The clock is ticking for South Africa to join the global digital economy in earnest and fully industrialise its economy. In response to this urgency, Afrika Tikkun Services (ATS) is partnering with Naspers’ youth development programme, Naspers Labs, in a skills development and placement project which taps directly into the country’s future economic needs.
Over the next year, the partnership aims to empower and train over 350 youths with the skills to become specialists in niche, defined sectors where certified skills are currently in short supply. An additional 50 youth aged 16 -21 years will be supported through our youth accelerator programme to gain digital literacy amongst other skills that will enable them to be positioned to become a talent pipeline for 2022’s technical skills training.
In marking Africa Industrialisation Day last week, Afrika Tikkun Services highlights that partnerships such as the above are but one-way South Africa can realise its full economic potential by placing its youth at the pulse of the rapidly changing skills demands which align with the fourth industrial revolution. “The youth, who are the majority of the continent’s population, remain in the back seat when it comes to skills for an industrialised economy. Until we change this, Africa won’t be able to fully industrialise and reach its full economic potential,” says Afrika Tikkun Services CEO, Onyi Nwaneri.
As a result, despite its potential, South Africa may continue to rank lower and lower among Africa’s largest economies. “To get young people productive, active, motivated, and driven again, we need to shift how we tackle youth development and change how we have done things so far. We have demonstrated this attitude in the design of our undertaking with Naspers Labs,” says Nwaneri.
The overall purpose of the initiative is to expose young people to holistic demand driven skills development activities that facilitate growth and maturity in personal and professional decision making as well as career /technical skills/competencies.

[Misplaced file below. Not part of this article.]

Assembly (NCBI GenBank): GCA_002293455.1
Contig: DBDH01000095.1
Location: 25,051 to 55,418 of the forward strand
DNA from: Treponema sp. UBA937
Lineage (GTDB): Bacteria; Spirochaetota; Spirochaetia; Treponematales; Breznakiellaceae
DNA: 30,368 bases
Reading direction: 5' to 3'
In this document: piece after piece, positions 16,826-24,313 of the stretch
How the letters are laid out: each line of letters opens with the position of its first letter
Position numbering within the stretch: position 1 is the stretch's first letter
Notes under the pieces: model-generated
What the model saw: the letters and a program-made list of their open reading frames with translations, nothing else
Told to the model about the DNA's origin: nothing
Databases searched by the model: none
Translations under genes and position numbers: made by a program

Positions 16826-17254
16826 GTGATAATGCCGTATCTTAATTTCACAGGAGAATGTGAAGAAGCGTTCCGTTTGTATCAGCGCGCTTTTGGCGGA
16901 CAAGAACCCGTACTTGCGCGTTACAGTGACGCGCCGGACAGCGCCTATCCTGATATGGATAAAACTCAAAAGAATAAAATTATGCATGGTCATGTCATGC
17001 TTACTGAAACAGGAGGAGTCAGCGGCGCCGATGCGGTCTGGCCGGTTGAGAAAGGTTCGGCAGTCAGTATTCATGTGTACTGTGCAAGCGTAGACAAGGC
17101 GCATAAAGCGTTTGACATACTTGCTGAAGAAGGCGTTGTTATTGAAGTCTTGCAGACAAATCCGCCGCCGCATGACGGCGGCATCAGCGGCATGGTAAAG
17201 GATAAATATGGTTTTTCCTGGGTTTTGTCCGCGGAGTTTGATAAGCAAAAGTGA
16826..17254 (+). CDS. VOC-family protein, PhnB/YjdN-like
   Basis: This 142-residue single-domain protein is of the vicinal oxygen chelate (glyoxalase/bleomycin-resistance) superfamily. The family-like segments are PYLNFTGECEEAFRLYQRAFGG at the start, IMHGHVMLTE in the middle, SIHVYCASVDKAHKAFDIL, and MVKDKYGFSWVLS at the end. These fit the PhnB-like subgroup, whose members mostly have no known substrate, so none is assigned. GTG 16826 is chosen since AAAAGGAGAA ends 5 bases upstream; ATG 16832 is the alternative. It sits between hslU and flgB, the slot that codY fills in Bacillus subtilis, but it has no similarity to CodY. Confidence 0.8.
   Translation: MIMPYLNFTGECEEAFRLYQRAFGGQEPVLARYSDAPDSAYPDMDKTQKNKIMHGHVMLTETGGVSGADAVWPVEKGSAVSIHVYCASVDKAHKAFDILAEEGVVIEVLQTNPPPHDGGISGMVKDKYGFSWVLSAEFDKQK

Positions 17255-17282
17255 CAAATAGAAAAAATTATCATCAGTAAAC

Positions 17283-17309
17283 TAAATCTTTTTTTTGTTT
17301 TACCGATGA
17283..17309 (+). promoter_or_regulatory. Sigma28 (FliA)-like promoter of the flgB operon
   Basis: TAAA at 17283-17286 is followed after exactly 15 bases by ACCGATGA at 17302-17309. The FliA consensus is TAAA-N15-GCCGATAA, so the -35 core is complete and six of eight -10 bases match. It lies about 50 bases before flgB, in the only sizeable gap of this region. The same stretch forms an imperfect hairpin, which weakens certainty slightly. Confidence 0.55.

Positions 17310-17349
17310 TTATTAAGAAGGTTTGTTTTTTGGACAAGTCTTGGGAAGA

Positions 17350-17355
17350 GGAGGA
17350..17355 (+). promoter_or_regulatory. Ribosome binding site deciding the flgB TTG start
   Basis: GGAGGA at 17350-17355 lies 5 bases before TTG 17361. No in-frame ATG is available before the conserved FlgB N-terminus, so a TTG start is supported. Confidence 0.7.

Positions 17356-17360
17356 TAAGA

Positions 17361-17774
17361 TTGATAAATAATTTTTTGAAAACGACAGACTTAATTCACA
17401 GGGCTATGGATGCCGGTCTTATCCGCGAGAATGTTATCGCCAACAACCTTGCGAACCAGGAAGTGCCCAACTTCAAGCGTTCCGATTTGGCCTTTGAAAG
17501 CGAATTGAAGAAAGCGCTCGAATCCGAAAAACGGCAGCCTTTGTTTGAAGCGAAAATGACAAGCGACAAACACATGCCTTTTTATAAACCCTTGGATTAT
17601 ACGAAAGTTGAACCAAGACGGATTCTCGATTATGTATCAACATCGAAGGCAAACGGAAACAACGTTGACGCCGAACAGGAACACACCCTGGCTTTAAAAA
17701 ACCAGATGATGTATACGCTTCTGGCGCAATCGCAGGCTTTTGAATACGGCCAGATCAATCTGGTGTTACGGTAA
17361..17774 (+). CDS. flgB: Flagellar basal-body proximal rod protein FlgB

The project determines in-demand job roles and sources placement opportunities within the digital economy using priority skills listed in the LinkedIn’s Economic Graph, the Sector Education and Training Authority (SETA) priority skills/ Scarce and Critical Skills reports, Harambee’s recent report titled – MAPPING OF DIGITAL AND ICT ROLES AND DEMAND IN SOUTH AFRICA amongst others.
This information is overlaid on the learning content being offered and recruits are matched to learning paths that meet their interests, aptitude, personality and thinking style.
The first year of the project will see some 350 students trained to become desktop support technicians, Software Developers, Data Analysts, Cloud, Cybersecurity and AI (Artificial Intelligence) Specialists. “Current candidates in the programme are young people from previously disadvantaged racial demographics and who come from underprivileged backgrounds,” says Nwaneri.
Despite the overall economic downturn, businesses in the ICT, financial technology (FinTech) and financial services sector are thriving and expanding operations creating a demand for digital skills.
The job market now belongs to those skilled in such disciplines as cybersecurity, artificial intelligence, machine learning, cloud computing and data analysis. This skills demand occurs against the backdrop of a devastating skills shortage in South Africa resulting in dire employment prospects for the youth.According to the first Quarterly Labour Force Survey of 2021, young people are still struggling immensely to enter the job market. Of South Africa’s youth aged 15-24 years, 64% are unemployed. The number is equally less positive for young people aged 18 to 35 years.
In October this year, President Cyril Ramaphosa sounded the alarm on the risk posed by the gap between skills demand in the workplace and the state of South Africa’s youth skills pool. Correcting this discrepancy has to be a collective effort by all institutions affected by it and those with the power to make the change.
Afrika Tikkun Service’s vision aligns with that of the African Union’s Digital Transformation Strategy for Africa (2020-2030). To help build a secured Digital Single Market in Africa by 2030, services and capital needs to ensure that individuals and businesses can seamlessly access and engage in online activities. But without the skills, investment and collective effort required, the vision cannot be realised.
“The Covid-19 pandemic has exposed existing inequalities including basic digital literacy, access to ICT skills and resources. With Naspers Labs ICT expertise and Afrika Tikkun Services’ passion for youth development, we hope to awaken the potential of thousands of young people with this partnership in the long term,” concludes Nwaneri.